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To Act or not to Act, NOW -that is the question?

The popular opinion out there is that the Finance Minister should just get on with the job and stop wasting time with review committees and economic summits, says Labour Leader Mahendra Chaudhry.

He was responding to a statement by Finance Minister Biman Prasad made in reply to his address to the Fiji Public Service Association AGM last Saturday.

“People are suffering. They want immediate relief from constantly rising price of food, household items, fuel, building materials – almost everything. They want to know what the Minister intends to do to address escalating prices. Instead, all they have heard from him is that “tax increases are inevitable. Our own feedback from the people is that the Minister does not seem to have answers to the economic problems confronting the nation,” Mr Chaudhry said.

“His actions and statements so far have veered widely off the promises he made to the people in his election campaign all over the country. He has conveniently avoided making a clear statement on his promises to increase civil service pays, the basic minimum wage, guaranteed minimum cane price and welfare allowances. Instead, there is talk now of striking families off the welfare list. The question is simple: Are you going to deliver on your campaign promises or not? If so, when and how? That’s what the people want to know."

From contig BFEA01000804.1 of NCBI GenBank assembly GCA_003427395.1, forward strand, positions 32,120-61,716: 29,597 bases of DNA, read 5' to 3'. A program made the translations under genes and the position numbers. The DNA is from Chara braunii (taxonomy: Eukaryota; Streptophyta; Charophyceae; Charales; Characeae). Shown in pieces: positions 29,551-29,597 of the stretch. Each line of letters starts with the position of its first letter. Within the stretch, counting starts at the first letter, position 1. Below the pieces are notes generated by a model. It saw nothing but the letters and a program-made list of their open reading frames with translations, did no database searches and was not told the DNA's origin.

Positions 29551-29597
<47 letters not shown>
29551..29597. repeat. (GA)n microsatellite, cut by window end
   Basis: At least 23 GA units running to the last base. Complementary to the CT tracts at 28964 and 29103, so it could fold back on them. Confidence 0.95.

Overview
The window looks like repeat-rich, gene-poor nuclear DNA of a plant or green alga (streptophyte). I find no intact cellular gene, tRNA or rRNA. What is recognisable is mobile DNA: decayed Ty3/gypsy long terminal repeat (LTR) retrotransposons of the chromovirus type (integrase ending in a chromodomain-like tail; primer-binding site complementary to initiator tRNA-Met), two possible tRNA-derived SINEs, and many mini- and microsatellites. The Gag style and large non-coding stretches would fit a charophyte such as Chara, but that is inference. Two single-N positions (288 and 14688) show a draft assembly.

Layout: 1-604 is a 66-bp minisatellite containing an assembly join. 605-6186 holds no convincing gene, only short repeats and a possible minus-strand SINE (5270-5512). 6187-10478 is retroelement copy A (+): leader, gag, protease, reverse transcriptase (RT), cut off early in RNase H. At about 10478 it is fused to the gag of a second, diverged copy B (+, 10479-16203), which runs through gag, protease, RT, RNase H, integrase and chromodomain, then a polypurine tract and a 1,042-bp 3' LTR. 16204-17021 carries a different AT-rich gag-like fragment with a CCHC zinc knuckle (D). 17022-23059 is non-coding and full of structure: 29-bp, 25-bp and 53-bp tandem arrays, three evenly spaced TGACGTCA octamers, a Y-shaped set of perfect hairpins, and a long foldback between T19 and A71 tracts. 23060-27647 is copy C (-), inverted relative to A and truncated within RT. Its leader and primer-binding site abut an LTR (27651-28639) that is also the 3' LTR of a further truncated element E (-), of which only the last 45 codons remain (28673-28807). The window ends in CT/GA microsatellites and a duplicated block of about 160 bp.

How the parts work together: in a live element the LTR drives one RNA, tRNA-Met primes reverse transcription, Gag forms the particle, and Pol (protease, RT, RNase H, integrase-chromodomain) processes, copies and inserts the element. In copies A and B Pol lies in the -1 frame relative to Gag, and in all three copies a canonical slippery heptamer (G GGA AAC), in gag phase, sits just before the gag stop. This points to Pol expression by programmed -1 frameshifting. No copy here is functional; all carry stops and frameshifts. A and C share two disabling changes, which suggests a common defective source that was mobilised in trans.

"What we are witnessing now is a classic case of Nero fiddling (with committees and summits) while Rome burns. The suffering masses are least concerned about the Minister’s economic summit or the fiscal review process. I re-iterate these are merely attempts to pass on the buck and delay the inevitable,” Mr Chaudhry said.

"The Minister has taken a dig at the time I was Finance Minister in 2007 and 2008 in the Bainimarama administration. Let me tell him that I produced a completely revised Budget within a couple months of taking office in January 2007 and had stabilised government finances before I left in August 2008."

“I have delivered three Budgets in my political career – Budgets 2000, 2007 (revised) and 2008. All Budgets were popular. VAT was removed from basic food items, a range of essential household items were put under Price Control and FNPF contribution was increased among other reform measures which brought down the cost of living,” said Mr Chaudhry.


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